Subscription beauty retailer Birchbox Tuesday said it will lay off 30 employees, or 12% of its staff, Bloomberg reports, the second round of layoffs this year. The company also laid off 50 people in Feb.
The move comes weeks after co-founder Katia Beauchamp spoke with Bloomberg about the company’s ambitious brick-and-mortar plans and the possibility of going public.
Birchbox also halted its Canadian operations in Feb. this year, and in June pulled back plans for growth as it struggled to raise additional funds.
Birchbox’s struggles show what can happen when an upstart company is based on a novel, but easily replicable idea. Birchbox was among the first startups exploring subscription-based sales, but has been trying to expand to sell more full-sized beauty products. That has been tough, especially as the market gets crowded as more established retailers like Sephora seized on the subscription model, muting Birchbox’s market share while adding to its own sales.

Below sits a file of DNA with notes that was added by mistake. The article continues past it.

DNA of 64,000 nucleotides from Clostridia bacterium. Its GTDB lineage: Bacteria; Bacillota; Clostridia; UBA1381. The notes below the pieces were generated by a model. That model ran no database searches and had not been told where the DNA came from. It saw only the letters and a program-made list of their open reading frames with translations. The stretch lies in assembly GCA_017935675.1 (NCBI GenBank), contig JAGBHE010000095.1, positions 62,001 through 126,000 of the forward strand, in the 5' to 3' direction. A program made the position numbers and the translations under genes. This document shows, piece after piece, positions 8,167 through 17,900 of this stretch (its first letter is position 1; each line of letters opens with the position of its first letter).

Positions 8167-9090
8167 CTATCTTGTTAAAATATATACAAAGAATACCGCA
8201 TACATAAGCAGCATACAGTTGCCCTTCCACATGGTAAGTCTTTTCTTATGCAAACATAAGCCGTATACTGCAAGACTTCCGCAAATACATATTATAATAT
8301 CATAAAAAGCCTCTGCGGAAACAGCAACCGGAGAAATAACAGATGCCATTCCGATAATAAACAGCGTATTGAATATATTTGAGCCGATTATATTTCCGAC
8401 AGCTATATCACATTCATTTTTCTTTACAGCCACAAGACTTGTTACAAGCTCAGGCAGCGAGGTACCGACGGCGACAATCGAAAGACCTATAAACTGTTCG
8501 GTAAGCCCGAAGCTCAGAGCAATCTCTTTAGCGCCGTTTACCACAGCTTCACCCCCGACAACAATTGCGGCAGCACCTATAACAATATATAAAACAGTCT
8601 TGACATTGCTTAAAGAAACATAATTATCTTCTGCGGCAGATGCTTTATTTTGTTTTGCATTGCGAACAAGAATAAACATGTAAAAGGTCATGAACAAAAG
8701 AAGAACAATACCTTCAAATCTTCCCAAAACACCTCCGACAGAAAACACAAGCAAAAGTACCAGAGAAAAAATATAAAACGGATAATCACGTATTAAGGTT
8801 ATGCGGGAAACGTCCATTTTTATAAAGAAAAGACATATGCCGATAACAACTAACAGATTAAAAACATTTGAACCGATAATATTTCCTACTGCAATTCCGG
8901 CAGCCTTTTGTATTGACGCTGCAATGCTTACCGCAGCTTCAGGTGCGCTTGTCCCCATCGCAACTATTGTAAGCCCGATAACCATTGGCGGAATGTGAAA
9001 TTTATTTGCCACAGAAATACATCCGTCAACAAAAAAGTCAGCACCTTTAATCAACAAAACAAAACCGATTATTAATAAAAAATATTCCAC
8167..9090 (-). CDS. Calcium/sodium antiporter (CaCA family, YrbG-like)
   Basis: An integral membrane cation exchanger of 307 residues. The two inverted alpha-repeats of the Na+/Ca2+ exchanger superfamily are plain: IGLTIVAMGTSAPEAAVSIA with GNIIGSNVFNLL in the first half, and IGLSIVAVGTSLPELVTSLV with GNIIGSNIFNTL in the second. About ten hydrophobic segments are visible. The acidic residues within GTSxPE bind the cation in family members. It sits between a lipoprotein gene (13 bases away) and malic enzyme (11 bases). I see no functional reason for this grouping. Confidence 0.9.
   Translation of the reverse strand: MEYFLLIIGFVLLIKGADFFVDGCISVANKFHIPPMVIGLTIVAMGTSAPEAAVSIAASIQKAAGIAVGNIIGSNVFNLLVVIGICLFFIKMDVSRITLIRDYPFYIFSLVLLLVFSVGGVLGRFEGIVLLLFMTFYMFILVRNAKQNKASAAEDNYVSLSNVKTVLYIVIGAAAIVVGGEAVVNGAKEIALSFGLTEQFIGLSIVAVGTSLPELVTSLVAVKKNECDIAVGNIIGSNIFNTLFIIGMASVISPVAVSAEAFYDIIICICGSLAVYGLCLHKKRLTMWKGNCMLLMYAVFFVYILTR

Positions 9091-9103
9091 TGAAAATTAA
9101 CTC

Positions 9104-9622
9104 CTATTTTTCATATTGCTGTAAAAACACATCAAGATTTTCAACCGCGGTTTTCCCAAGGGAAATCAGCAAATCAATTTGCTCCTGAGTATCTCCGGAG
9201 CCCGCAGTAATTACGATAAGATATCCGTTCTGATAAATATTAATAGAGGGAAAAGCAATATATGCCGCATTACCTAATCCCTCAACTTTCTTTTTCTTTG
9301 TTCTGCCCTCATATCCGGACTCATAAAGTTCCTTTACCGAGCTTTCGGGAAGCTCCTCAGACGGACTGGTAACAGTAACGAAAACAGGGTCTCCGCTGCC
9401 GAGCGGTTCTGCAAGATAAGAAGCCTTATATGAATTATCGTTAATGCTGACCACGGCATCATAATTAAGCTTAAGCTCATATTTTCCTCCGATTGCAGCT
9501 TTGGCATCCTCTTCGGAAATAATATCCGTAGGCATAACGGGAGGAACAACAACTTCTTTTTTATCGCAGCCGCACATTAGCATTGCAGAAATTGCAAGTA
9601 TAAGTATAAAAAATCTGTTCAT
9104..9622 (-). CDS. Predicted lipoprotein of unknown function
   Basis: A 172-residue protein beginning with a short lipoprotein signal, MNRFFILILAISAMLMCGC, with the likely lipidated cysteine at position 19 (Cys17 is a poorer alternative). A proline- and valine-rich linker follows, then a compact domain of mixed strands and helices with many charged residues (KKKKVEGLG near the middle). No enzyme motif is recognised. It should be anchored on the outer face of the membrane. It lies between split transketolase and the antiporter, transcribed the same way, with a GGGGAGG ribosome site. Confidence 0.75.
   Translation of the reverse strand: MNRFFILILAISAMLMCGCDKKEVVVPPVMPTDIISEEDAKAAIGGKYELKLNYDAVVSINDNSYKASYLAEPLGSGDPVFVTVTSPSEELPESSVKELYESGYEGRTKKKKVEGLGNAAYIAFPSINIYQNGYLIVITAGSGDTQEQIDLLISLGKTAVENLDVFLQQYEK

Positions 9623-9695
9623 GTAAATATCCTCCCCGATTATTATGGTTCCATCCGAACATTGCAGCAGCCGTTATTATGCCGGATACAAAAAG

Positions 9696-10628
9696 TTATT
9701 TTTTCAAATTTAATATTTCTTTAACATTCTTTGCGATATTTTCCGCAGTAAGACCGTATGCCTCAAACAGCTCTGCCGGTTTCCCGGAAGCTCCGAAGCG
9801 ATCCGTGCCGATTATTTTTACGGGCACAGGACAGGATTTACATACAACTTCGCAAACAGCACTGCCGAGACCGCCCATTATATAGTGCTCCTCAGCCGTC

Birchbox hired a range of retail veterans last year to help it realize its brick-and-mortar ambitions, including former executives from Sephora and Apple. But talk of an IPO has died down at Birchbox, and Beauchamp told Bloomberg that the company is now focused on profitability. After raising $71.9 million in venture capital funding, Birchbox has struggled to raise more funds in two years.
That’s an increasingly common story among startups that have depended on VC funding, which looks to be drying up somewhat as funders take a step back to see how their investments are doing and which areas continue to show promise—and profit. VC investment fell significantly in Q4 2015, dropping 30% to $27.2 billion, according to venture capital research firm CB Insights.
And, like flash sales, the subscription model may be a useful channel for a retailer, but not necessarily a firm foundation to build a business on.
"Expectations have been too high," Forrester Research analyst Sucharita Mulpuru told Bloomberg about the subscription model. "We've seen this story before.”